Three questions posed to the Board on 26 January 2016 – all (except partly question 3) to be answered in the Minutes or at next Board Meeting on 23 February 2016. The questions are abbreviated but the colour-coded chart, ‘Un-investigated Incidents’ (Question 2) is as circulated to Board members at the meeting.
“The Trust claims to promote Equality and Diversity: mindful of the Trust’s specialisms, is there a Board Director who has suffered or is suffering an illness (including if in remission) coming within classifications of Mental & Behavioural Disorders set out in World Health Organisation ICD-10 or American Psychiatric Association DSM-IV? YES/NO.”
I referred at the previous meeting to near-misses. Please refer to the colour-coded document. Katrina Percy recently said, “We are constantly striving to find ways to do things better.”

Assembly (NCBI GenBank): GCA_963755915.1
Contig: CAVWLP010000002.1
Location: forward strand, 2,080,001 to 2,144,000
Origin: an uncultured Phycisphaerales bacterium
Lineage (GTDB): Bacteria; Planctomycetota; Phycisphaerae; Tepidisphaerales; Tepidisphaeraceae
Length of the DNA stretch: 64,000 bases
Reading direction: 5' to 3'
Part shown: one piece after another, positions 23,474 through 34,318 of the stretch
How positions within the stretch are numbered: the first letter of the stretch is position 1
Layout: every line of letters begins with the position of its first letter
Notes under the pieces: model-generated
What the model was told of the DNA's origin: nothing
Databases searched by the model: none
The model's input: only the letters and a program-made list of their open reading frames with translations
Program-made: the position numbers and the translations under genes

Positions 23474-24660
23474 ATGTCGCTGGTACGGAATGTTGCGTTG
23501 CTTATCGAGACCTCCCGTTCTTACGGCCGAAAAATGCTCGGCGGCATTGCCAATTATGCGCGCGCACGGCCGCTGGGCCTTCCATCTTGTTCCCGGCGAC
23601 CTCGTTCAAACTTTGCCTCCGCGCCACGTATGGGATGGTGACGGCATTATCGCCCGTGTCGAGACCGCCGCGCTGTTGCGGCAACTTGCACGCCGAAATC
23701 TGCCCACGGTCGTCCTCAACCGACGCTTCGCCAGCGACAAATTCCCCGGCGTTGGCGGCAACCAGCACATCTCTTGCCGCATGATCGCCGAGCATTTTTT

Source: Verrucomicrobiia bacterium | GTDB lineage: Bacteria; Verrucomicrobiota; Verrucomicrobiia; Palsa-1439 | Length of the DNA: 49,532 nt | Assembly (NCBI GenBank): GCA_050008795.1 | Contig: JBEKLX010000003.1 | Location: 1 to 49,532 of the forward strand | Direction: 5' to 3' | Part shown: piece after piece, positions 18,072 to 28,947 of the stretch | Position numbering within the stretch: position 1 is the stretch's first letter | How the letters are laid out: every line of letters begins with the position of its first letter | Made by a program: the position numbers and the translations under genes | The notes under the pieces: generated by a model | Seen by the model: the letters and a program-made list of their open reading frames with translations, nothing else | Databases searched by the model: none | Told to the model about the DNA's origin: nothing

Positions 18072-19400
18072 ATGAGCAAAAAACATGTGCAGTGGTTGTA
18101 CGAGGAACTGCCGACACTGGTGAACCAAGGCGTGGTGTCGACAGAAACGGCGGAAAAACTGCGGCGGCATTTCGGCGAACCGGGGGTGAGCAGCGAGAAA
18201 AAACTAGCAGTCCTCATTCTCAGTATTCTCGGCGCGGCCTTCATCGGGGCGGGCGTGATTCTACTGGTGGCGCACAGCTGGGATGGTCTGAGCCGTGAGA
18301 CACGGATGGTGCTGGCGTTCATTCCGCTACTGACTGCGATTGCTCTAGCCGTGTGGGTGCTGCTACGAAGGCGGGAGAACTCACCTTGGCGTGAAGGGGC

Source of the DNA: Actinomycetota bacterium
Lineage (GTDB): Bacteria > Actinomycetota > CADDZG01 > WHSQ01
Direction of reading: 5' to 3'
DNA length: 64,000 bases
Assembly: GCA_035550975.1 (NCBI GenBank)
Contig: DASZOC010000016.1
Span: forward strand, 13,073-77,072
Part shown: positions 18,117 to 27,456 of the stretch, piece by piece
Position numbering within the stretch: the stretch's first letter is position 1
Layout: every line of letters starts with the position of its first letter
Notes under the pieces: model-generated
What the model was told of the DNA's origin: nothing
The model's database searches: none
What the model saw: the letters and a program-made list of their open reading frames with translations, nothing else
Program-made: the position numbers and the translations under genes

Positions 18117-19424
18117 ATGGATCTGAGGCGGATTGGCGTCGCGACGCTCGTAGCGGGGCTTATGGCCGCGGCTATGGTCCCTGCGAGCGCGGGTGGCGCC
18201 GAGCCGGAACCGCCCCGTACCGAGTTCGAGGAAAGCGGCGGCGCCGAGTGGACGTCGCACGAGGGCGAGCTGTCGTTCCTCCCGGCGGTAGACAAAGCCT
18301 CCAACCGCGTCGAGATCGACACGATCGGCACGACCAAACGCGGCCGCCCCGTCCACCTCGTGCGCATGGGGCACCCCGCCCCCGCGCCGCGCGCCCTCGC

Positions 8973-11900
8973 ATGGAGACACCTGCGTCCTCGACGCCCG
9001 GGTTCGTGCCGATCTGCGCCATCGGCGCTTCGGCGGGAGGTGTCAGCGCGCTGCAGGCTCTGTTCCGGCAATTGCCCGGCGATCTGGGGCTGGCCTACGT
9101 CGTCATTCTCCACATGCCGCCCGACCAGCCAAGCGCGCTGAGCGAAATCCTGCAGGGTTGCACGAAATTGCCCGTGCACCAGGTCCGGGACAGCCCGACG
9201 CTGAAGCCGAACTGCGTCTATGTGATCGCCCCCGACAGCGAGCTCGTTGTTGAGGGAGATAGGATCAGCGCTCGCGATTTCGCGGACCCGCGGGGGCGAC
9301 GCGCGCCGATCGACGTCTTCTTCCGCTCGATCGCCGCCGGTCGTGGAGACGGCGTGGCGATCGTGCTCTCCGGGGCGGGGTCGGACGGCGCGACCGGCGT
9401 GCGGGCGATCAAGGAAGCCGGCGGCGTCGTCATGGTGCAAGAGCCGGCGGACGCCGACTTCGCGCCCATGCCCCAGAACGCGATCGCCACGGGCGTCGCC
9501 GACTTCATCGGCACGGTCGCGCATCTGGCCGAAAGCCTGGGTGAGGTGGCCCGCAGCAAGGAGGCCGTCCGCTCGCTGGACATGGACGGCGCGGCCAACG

Why has she engaged proactively in dirty tricks to avoid investigating incidents that range from unlawful to potentially harmful to degrading to discriminatory to unprofessional (and non-therapeutic) to ‘jobsworth’ conduct designed to agitate patients?
It appears to me that she is constantly striving to bury such incidents.
- Patient denied the ability to apply for discharge by deliberate obfuscation, for example (amongst other things) falsely claiming not to have a copy of The Mental Health Act; refusing to print the MHA from the opsi.gov website; and refusing to supply detention paperwork – all for 3½ days. The Trust is obligated to make sure patients are aware of their legal and human rights. How can they do this without giving patients relevant documentation? Clinicians should be available at all times to discharge patients. I quote Patient Information (S2):